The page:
Current Role at Stanford

Instructor of Psychology, Stanford Continuing Studies
Program Developer/Co-Director and Instructor, Stanford Center for Compassion and Altruism Research and Education

Academic Appointments

  • Casual - Other Teaching Staff, Graduate School of Business

All Publications

  • A randomized controlled trial of compassion cultivation training: Effects on mindfulness, affect, and emotion regulation MOTIVATION AND EMOTION Jazaieri, H., McGonigal, K., Jinpa, T., Doty, J. R., Gross, J. J., Goldin, P. R. 2014; 38 (1): 23-35
  • Enhancing Compassion: A Randomized Controlled Trial of a Compassion Cultivation Training Program JOURNAL OF HAPPINESS STUDIES Jazaieri, H., Jinpa, G. T., McGonigal, K., Rosenberg, E. L., Finkelstein, J., Simon-Thomas, E., Cullen, M., Doty, J. R., Gross, J. J., Goldin, P. R. 2013; 14 (4): 1113-1126
  • The Social Costs of Emotional Suppression: A Prospective Study of the Transition to College JOURNAL OF PERSONALITY AND SOCIAL PSYCHOLOGY Srivastava, S., Tamir, M., McGonigal, K. M., John, O. P., Gross, J. J. 2009; 96 (4): 883-897


    There is growing interest in understanding how emotion regulation affects adaptation. The present study examined expressive suppression (which involves inhibiting the overt expression of emotion) and how it affects a critical domain of adaptation, social functioning. This investigation focused on the transition to college, a time that presents a variety of emotional and social challenges. Analyses focused on 2 components of suppression: a stable component, representing individual differences expressed both before and after the transition, and a dynamic component, representing variance specific to the new college context. Both components of suppression predicted lower social support, less closeness to others, and lower social satisfaction. These findings were robustly corroborated across weekly experience reports, self-reports, and peer reports and are consistent with a theoretical framework that defines emotion regulation as a dynamic process shaped by both stable person factors and environmental demands.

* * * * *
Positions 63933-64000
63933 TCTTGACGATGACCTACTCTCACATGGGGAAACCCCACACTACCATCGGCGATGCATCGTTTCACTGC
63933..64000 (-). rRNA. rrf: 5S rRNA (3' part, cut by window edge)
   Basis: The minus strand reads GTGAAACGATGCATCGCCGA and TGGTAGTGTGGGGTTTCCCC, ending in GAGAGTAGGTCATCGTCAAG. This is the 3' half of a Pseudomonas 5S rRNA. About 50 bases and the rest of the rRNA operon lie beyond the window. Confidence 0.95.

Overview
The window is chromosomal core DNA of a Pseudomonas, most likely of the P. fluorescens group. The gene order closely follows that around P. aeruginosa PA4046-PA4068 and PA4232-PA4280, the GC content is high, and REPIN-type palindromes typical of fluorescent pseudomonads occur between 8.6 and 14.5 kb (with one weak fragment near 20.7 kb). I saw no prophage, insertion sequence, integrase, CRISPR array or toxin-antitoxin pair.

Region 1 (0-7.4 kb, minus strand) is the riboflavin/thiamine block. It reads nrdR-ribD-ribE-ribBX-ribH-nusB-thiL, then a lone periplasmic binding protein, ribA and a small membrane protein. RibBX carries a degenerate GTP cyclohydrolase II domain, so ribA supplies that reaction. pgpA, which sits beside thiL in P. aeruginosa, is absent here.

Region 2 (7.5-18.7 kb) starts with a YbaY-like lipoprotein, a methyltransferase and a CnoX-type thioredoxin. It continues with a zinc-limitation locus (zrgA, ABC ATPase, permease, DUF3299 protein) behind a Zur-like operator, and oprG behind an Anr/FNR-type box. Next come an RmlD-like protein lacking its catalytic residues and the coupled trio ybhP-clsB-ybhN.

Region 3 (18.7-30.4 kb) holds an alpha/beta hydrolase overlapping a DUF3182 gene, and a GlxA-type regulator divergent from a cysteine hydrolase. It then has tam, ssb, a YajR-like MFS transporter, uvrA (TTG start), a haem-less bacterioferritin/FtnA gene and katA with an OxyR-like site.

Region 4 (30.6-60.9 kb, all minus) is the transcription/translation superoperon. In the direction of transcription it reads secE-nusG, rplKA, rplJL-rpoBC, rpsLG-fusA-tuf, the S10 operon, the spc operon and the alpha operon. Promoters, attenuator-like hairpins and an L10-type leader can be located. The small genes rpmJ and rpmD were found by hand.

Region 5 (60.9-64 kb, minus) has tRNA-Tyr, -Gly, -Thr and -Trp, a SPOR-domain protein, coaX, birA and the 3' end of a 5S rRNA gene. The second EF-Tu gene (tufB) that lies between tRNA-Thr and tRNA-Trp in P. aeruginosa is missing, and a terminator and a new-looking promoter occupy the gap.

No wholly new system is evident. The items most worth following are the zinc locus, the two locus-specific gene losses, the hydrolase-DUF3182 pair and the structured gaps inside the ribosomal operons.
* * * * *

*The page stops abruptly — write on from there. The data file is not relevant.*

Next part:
View details for DOI 10.1037/a0014755

    View details for Web of Science ID 000264489400012

    View details for PubMedID 19309209

  • Optimism in close relationships: How seeing things in a positive light makes them so JOURNAL OF PERSONALITY AND SOCIAL PSYCHOLOGY Srivastava, S., McGonigal, K. M., Richards, J. M., Butler, E. A., Gross, J. J. 2006; 91 (1): 143-153


    Does expecting positive outcomes--especially in important life domains such as relationships--make these positive outcomes more likely? In a longitudinal study of dating couples, the authors tested whether optimists (who have a cognitive disposition to expect positive outcomes) and their romantic partners are more satisfied in their relationships, and if so, whether this is due to optimists perceiving greater support from their partners. In cross-sectional analyses, both optimists and their partners indicated greater relationship satisfaction, an effect that was mediated by optimists' greater perceived support. When the couples engaged in a conflict conversation, optimists and their partners saw each other as engaging more constructively during the conflict, which in turn led both partners to feel that the conflict was better resolved 1 week later. In a 1-year follow-up, men's optimism predicted relationship status. Effects of optimism were mediated by the optimists' perceived support, which appears to promote a variety of beneficial processes in romantic relationships.

    View details for DOI 10.1037/0022-3514.91.1.143

    View details for Web of Science ID 000239139900010

    View details for PubMedID 16834485